Electric Cars vs Petrol Cars vs Hybrid Cars

Natalie McGinness 9 minutes Published: 15/11/2022

Picking a new car used to be so simple back in the day. Choosing between petrol or diesel, picking from the limited colour options and boom! You’re out the door with a new car. 

But, how things have changed. With the market offering up petrol, diesel, mild hybrid, self-charging hybrid, plug-in hybrid, electric and hydrogen fuel cell options, there’s now so much to consider.

To help you make sense of all of this jargon, we’re going to explore the three most popular fuel types: petrol, electric and hybrid. From exploring what they are to which one gives you the most bang for your buck, our article is sure to help you choose which one is best for you. 

 In the market for a brand new car? Lease Fetcher compares millions of lease deals every day to bring you the best prices available. 

Petrol Cars

Although electric car manufacturers have made huge leaps forward in EV technology in recent years, petrol and diesel cars still dominate the UK car market.

Petrol cars are the cheapest of the lot, cheaper even than diesel. While a diesel does typically have better fuel economy, you’ll be much better off with a petrol unless you regularly travel longer distances, as the Diesel Particulate Filter (DPF) needs to get warmed up to function efficiently.

What is a Petrol Car?

A petrol car has an internal combustion engine that converts chemical energy (petroleum) into kinetic energy. All of this power is then sent to the wheels through the gearbox. Unlike an electric car, where torque is provided instantly, petrol cars require to be revved to achieve torque, movement and speed.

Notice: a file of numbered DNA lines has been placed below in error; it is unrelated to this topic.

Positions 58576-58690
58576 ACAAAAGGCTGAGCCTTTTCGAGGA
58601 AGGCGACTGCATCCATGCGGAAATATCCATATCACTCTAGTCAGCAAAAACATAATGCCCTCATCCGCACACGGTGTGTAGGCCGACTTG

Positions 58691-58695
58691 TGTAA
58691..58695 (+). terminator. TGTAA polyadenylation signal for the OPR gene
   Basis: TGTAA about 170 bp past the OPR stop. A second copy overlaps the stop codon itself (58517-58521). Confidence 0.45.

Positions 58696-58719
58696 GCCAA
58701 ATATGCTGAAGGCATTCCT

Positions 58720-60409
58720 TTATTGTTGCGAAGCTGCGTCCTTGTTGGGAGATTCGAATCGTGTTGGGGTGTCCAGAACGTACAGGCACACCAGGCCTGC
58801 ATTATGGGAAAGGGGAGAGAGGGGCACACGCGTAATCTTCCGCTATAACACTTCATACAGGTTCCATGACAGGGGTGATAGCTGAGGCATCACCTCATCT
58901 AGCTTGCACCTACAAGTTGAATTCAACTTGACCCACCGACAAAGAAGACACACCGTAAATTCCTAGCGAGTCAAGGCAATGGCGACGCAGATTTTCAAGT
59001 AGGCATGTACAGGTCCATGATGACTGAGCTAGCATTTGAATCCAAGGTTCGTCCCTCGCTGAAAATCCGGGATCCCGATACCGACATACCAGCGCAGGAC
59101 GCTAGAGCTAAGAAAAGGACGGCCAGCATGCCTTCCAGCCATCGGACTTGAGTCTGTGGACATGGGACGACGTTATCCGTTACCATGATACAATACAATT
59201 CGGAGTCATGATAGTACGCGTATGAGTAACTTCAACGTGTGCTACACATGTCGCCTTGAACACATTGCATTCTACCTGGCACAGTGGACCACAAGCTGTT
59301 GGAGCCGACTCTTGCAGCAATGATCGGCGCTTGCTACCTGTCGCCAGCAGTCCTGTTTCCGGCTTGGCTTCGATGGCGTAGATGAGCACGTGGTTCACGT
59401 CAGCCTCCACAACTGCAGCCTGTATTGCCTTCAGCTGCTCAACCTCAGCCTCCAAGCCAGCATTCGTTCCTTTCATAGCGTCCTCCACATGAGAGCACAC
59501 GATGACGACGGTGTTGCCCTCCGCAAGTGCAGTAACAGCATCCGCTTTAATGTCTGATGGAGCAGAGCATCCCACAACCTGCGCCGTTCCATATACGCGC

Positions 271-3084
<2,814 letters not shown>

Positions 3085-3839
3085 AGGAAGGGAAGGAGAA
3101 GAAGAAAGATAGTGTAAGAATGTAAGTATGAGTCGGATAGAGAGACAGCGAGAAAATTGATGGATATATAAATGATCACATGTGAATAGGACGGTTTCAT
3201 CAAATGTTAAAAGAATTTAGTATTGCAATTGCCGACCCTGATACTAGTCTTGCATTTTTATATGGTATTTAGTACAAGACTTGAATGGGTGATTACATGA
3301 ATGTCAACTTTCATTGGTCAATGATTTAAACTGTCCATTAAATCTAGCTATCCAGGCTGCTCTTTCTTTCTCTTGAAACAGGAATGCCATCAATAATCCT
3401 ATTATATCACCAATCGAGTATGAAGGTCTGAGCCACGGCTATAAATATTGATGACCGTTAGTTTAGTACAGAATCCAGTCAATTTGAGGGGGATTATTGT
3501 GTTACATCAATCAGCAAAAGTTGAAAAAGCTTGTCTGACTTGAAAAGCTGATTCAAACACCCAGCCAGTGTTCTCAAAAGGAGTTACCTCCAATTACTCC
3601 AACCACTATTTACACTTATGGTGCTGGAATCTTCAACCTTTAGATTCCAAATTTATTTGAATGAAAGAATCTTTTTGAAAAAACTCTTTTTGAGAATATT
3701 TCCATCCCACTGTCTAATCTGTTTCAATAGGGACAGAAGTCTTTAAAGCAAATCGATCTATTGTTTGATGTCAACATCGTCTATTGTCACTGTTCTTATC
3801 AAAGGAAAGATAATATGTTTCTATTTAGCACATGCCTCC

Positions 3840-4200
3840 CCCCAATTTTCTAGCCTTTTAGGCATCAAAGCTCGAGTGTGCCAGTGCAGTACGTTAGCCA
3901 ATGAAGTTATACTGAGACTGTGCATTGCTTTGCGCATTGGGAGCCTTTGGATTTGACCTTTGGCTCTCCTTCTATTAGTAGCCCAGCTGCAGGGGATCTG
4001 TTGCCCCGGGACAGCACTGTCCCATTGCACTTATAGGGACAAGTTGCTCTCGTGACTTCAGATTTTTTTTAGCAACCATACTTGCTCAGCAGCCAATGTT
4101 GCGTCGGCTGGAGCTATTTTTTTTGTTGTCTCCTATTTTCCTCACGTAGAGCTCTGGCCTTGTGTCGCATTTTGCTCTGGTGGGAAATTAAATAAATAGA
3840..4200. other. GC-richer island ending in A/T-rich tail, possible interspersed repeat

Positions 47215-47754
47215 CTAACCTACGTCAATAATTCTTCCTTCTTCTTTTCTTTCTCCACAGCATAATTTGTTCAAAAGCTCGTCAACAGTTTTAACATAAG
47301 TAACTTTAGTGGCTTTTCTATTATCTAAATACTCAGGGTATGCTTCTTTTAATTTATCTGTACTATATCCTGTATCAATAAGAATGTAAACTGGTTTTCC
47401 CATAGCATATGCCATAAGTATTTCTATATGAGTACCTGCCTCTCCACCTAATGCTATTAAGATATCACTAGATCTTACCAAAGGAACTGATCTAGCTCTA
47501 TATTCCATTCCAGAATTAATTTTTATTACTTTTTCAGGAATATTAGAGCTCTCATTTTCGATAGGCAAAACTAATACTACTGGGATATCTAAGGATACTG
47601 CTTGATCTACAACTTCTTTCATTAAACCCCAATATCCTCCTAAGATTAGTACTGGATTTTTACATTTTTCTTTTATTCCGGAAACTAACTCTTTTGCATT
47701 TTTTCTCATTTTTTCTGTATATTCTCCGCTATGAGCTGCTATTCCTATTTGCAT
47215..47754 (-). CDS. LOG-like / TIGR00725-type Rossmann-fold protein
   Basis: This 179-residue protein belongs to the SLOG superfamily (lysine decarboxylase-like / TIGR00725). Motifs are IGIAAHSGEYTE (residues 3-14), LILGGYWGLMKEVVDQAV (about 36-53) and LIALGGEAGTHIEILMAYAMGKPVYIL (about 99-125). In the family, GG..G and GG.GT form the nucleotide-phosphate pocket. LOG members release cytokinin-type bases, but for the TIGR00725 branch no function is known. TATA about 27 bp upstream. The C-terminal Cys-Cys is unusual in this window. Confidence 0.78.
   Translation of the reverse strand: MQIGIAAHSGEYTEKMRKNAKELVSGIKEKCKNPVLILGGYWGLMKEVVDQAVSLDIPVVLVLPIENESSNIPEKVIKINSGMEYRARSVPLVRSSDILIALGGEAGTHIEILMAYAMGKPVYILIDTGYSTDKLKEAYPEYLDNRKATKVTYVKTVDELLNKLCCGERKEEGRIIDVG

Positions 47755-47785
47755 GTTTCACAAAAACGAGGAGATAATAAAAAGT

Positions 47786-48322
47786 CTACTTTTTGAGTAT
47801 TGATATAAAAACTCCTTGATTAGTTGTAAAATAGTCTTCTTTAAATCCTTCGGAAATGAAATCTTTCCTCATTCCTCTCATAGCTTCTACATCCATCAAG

In a side-by-side comparison between electric and hybrid vehicles, one of the biggest cost differences is of course fuel. Fueling a petrol car, in the current climate, can be the biggest expense you face with a petrol car.

Of course your monthly payments are likely to be higher than the cost of a full tank. However, depending on your driving habits you may be likely to fill up as much as once a week! And with current fuel prices sitting at £1.62 / litre, the costs can quickly amount up.

The purchase price of a petrol car is significantly lower than an electric or hybrid car. This is likely due to the fact that EVs have only emerged in the last decade, meaning there are less second-hand options available for purchase.


  • Cheap to purchase.

  • Quick and convenient refuel time.

  • Unlike EV's, range anxiety is not an issue.


  • High running costs due to fuel prices.

  • Negative environmental impact with high emissions.

  • Charges apply in low emission zones.

Electric Cars

Countless studies have shown that electric cars are better for the environment. Unfortunately, when compared with petrol and hybrid cars, electric cars have a pretty major downside: a high RRP (Recommended Retail Price). 

What is an electric car?

Electric cars work without an internal combustion engine, and instead have electric motors which are powered by a large battery pack. Powered by 100% electricity, EVs typically host a lithium-ion battery.